Share of affiliates' pre-tax income
 
 15.8
 
 
 15.8
Segment profit$60.9
 $19.9
 $10.7
 $12.1
 $0.8
 $104.4
Less:           
Selling, general and administrative expense44.4
Income taxes (includes $3.0 related to affiliates' earnings)14.9
Net income$45.1
            
Net Gain on Asset Dispositions           
Asset Remarketing Income:           
Net gains on disposition of owned assets$4.4
 $
 $
 $
 $
 $4.4
Residual sharing income0.1
 
 0.5
 
 
 0.6
Non-remarketing net gains (1)(0.2) 0.3
 
 
 
 0.1
 $4.3
 $0.3
 $0.5
 $
 $
 $5.1
            
Capital Expenditures           
Portfolio investments and capital additions$138.1
 $51.8
 $
 $0.3
 $0.9
 $191.1
            
Selected Balance Sheet Data at September 30, 2019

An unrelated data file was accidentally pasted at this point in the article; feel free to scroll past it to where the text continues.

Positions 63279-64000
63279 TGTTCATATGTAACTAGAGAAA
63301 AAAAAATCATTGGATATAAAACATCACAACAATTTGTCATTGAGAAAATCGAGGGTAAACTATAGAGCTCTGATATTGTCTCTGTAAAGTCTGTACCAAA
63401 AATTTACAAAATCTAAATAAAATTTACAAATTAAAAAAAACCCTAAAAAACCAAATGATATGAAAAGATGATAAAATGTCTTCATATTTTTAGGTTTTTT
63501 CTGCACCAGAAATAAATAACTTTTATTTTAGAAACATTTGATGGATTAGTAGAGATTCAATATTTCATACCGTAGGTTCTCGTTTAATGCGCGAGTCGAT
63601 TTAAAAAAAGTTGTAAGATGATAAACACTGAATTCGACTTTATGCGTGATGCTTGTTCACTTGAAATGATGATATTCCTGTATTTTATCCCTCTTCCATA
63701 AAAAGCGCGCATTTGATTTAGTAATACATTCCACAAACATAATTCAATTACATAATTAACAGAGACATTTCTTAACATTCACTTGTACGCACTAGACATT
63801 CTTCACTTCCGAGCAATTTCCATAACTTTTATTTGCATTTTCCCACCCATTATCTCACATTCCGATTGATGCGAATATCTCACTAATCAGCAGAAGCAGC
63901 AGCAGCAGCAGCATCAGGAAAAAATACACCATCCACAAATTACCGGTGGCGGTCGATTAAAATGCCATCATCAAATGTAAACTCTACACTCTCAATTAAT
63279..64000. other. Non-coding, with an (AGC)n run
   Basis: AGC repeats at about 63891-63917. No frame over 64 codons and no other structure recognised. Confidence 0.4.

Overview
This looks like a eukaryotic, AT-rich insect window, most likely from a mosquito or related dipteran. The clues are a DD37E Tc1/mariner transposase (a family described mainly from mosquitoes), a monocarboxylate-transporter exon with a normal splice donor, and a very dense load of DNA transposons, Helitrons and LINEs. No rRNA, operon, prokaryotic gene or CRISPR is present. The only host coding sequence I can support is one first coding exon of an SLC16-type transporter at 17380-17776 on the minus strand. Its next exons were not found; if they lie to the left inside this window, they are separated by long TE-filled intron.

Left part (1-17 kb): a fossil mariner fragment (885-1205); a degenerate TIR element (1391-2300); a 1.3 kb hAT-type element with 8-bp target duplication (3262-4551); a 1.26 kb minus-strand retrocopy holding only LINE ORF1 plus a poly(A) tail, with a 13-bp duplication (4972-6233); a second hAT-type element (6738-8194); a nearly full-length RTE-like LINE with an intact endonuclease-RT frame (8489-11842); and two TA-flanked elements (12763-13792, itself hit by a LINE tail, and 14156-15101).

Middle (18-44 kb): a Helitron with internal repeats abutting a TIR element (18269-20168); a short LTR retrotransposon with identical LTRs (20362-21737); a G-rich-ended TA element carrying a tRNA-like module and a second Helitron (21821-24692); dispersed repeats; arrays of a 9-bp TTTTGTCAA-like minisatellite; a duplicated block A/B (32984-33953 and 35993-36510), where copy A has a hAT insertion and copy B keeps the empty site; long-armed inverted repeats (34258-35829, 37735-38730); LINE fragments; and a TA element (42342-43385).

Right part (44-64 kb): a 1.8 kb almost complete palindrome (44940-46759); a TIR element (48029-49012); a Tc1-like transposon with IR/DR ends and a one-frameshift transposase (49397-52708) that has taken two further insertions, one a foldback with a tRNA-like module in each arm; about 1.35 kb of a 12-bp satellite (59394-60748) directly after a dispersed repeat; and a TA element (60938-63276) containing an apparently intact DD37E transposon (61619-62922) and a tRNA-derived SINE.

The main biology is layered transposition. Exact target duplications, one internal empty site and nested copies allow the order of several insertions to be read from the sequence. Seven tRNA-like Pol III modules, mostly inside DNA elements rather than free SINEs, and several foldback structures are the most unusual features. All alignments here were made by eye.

Investments in affiliated companies$0.2
 $
 $506.5
 $
 $
 $506.7
Identifiable assets$5,625.5
 $1,397.2
 $639.6
 $319.1
 $109.5
 $8,090.9
__________
(1) Includes net gains from scrapping of railcars.

20

GATX CORPORATION AND SUBSIDIARIES
NOTES TO CONSOLIDATED FINANCIAL STATEMENTS (UNAUDITED) (Continued)





Rail
North America
 

Rail International
 
Portfolio Management
 

ASC
 Other GATX Consolidated
Three Months Ended September 30, 2018           
Revenues           
Lease revenue$218.2
 $52.3
 $0.3
 $1.1
 $
 $271.9
Marine operating revenue
 
 3.1
 57.7
 
 60.8
Other revenue15.2
 1.8
 
 
 
 17.0
Total Revenues233.4
 54.1
 3.4
 58.8
 
 349.7
Expenses           
Maintenance expense60.6
 10.1
 
 6.8
 
 77.5
Marine operating expense
 
 4.4
 35.0
 
 39.4
Depreciation expense62.5
 13.8
 1.8
 3.5
 
 81.6
Operating lease expense11.8
 
 
 
 
 11.8
Other operating expense7.1
 1.3
 0.1
 
 
 8.5
Total Expenses142.0
 25.2
 6.3
 45.3